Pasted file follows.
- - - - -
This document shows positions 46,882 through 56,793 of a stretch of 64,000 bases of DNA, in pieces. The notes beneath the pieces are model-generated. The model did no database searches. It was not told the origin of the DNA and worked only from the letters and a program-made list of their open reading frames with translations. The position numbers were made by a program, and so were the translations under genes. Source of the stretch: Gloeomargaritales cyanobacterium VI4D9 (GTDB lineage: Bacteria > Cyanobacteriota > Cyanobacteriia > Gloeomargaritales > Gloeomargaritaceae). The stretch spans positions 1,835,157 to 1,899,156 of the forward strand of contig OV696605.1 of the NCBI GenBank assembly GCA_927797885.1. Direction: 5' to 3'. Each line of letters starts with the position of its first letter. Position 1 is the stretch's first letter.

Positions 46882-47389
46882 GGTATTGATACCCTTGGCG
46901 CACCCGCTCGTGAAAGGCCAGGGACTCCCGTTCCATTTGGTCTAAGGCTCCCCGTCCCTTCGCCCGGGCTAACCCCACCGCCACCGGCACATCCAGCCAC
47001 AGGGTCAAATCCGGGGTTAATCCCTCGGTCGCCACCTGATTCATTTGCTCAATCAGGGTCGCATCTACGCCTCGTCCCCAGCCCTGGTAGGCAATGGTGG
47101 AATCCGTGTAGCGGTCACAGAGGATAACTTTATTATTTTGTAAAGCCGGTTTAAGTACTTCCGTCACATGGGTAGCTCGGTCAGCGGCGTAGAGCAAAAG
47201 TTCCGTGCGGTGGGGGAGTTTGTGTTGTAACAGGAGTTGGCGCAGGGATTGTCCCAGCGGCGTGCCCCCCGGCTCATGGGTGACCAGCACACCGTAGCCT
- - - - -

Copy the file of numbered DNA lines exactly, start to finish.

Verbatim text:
This document shows positions 46,882 through 56,793 of a stretch of 64,000 bases of DNA, in pieces. The notes beneath the pieces are model-generated. The model did no database searches. It was not told the origin of the DNA and worked only from the letters and a program-made list of their open reading frames with translations. The position numbers were made by a program, and so were the translations under genes. Source of the stretch: Gloeomargaritales cyanobacterium VI4D9 (GTDB lineage: Bacteria > Cyanobacteriota > Cyanobacteriia > Gloeomargaritales > Gloeomargaritaceae). The stretch spans positions 1,835,157 to 1,899,156 of the forward strand of contig OV696605.1 of the NCBI GenBank assembly GCA_927797885.1. Direction: 5' to 3'. Each line of letters starts with the position of its first letter. Position 1 is the stretch's first letter.

Positions 46882-47389
46882 GGTATTGATACCCTTGGCG
46901 CACCCGCTCGTGAAAGGCCAGGGACTCCCGTTCCATTTGGTCTAAGGCTCCCCGTCCCTTCGCCCGGGCTAACCCCACCGCCACCGGCACATCCAGCCAC
47001 AGGGTCAAATCCGGGGTTAATCCCTCGGTCGCCACCTGATTCATTTGCTCAATCAGGGTCGCATCTACGCCTCGTCCCCAGCCCTGGTAGGCAATGGTGG
47101 AATCCGTGTAGCGGTCACAGAGGATAACTTTATTATTTTGTAAAGCCGGTTTAAGTACTTCCGTCACATGGGTAGCTCGGTCAGCGGCGTAGAGCAAAAG
47201 TTCCGTGCGGTGGGGGAGTTTGTGTTGTAACAGGAGTTGGCGCAGGGATTGTCCCAGCGGCGTGCCCCCCGGCTCATGGGTGACCAGCACACCGTAGCCT